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Before the BibleThe Liturgical Body and the Formation of Scriptures in early Judaism$
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Judith H. Newman

Print publication date: 2018

Print ISBN-13: 9780190212216

Published to Oxford Scholarship Online: August 2018

DOI: 10.1093/oso/9780190212216.001.0001

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Shaping the Scribal Self Through Prayer and Paideia

Shaping the Scribal Self Through Prayer and Paideia

The Example of Ben Sira

Chapter:
(p.23) Chapter 1 Shaping the Scribal Self Through Prayer and Paideia
Source:
Before the Bible
Author(s):

Judith H. Newman

Publisher:
Oxford University Press
DOI:10.1093/oso/9780190212216.003.0002

While much scholarship has been concerned with the role of the scribal hand in the formation of texts, this chapter takes a new approach by assessing the scribal body of Ben Sira. The embodied actions of the scribal figure involve daily prayer which is understood to activate the spirit of wisdom and the ability to teach. Contemporary neurocognitive theory that understands the Self as a process helps to situate the scribe in relation to these practices of “lived religion.” Cultural values, especially honor and shame, also shape the scribal self in his larger communal engagement. The sage teaches his students to emulate his pious practices, to learn and augment wisdom, resulting in the expanding corpus of Sirach. The book of Sirach can thus be understood as the ongoing enactment of scribal teaching and training rather than the synchronic textual product of a single author.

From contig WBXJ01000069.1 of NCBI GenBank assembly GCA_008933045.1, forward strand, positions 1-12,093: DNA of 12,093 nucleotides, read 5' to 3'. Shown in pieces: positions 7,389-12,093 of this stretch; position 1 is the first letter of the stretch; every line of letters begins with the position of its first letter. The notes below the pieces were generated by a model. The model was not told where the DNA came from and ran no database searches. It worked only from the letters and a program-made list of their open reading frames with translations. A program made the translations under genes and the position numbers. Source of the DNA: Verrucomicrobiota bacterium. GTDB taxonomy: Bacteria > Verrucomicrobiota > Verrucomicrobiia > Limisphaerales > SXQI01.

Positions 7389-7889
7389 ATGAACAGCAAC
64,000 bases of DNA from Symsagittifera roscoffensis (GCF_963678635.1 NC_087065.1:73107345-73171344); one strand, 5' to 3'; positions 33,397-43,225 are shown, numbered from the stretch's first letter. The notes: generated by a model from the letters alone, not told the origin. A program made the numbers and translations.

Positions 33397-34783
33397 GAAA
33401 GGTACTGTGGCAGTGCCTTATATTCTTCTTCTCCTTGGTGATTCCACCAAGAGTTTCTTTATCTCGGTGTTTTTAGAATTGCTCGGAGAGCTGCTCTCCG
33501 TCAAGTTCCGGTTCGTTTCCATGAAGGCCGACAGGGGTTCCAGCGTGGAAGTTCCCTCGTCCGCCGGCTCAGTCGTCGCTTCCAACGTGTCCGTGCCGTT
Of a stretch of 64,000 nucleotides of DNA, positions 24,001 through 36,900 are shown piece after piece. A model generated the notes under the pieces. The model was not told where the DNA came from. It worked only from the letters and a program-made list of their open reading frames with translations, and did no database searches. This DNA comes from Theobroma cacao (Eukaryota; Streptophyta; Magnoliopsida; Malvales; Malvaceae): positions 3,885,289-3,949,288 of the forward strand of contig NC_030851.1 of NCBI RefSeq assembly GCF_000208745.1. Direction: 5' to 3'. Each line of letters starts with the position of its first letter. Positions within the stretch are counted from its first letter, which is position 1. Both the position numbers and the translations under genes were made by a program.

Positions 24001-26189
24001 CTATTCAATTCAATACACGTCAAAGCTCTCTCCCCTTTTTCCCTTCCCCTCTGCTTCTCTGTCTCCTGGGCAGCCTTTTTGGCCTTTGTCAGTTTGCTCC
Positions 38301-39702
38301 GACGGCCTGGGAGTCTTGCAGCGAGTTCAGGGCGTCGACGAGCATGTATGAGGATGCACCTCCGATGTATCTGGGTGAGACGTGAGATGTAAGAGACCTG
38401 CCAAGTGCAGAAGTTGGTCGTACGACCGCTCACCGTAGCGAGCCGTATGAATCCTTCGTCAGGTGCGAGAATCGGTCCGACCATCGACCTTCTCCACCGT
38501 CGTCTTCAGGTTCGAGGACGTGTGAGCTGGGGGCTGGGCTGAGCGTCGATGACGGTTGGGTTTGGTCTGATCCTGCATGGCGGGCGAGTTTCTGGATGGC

Keywords:   Ben Sira, wisdom, scribe, neurocognition, lived religion, indigenous psychology, paideia, prayer

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